• Flexibly organized
  • Communicate more than they think they need
  • Learn from everything they do
  • Don’t punish people for making honest mistakes

Todd Conklin’s 4[6]

  • Fixated on failure
  • Seek to reduce complexity in operations
  • Respond to accidents/events with deliberation
  • Respond to near misses with urgency

SRS chose not to pursue HRO principles and activities because the necessity to do so was not urgent, and would confuse the workforce with too many messages.  But many of the HPI leaders were aware of them and tried to be congruent wherever possible.  This was most evident in our approaches to establishing a Just Culture, and subsequent improvements in causal analysis methods.

CULTURE

James Reason discussed a culture of safety in the context of sub-elements that he defined as informed culture, flexible culture, just culture, reporting culture and learning culture.[7] This is pictured in figure 1:

figure 1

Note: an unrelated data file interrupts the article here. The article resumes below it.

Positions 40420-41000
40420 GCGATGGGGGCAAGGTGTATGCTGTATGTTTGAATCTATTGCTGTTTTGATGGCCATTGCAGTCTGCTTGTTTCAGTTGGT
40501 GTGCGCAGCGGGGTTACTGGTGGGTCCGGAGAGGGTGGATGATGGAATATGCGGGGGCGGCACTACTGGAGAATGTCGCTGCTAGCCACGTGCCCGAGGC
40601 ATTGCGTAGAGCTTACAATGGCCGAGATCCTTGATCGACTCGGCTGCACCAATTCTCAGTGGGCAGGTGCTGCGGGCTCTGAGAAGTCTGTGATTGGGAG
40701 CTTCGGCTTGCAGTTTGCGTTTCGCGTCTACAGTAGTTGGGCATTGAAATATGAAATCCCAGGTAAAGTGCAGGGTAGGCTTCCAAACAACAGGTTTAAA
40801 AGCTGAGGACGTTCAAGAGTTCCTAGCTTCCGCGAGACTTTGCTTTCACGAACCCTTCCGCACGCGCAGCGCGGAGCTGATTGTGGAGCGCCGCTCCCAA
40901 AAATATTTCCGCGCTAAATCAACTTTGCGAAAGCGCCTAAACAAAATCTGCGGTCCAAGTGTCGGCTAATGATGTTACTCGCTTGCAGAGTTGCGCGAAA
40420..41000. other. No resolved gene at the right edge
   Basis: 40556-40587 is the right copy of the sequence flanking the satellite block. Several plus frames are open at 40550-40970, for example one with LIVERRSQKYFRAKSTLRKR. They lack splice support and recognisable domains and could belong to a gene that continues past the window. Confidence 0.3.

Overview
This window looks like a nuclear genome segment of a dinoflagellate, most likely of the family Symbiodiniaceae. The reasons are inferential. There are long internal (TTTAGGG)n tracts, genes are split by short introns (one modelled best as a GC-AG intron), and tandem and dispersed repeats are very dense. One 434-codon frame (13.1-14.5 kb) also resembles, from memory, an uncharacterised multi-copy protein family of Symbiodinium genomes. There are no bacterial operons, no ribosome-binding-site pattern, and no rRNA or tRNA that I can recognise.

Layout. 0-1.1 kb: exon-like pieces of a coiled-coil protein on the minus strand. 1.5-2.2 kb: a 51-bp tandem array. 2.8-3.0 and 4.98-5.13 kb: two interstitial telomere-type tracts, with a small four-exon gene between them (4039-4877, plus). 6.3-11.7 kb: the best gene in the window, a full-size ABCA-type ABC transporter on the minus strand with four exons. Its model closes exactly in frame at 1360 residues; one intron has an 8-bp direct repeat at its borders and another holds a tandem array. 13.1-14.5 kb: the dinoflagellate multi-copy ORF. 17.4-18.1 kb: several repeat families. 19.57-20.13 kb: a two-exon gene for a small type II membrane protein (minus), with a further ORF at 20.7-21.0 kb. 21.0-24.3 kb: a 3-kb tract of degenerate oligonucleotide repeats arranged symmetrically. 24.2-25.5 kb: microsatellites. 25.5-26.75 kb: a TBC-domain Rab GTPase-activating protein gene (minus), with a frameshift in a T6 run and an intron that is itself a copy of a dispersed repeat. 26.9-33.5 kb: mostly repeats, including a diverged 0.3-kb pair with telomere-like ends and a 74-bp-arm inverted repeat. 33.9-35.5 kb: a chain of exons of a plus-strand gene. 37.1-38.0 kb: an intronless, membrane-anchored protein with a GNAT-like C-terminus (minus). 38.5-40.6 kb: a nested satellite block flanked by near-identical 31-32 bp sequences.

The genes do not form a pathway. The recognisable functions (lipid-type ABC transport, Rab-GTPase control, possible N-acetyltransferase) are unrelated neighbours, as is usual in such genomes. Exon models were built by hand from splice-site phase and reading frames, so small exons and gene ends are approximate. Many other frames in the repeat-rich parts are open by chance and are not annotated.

Again, informed culture and flexible culture were generally elements of HROs, and SRS chose not to incorporate them into their understanding of culture.  While all three sub-elements of culture were recognized as important, just culture became the principal focus area initially.  It was recognized that the site had a history of sometimes punishing people closest to events, i.e. operators, mechanics, etc., without understanding the organizational drivers for the events.  Over time workers accepted the position that their human errors “caused” the events.  A deeper understanding of Human Performance, and especially INPO’s model of the Anatomy of an Event, led to an awareness that while human error is usually present in most events, blaming workers for doing things that made sense to them at the time was not particularly helpful in preventing events.  The HPI Steering Committee and HPI Working Group made a concerted effort over the entire timeline of HPI implementation to improve just culture as a way to improve reporting and learning cultures.  This would ultimately lead to an improved safety posture.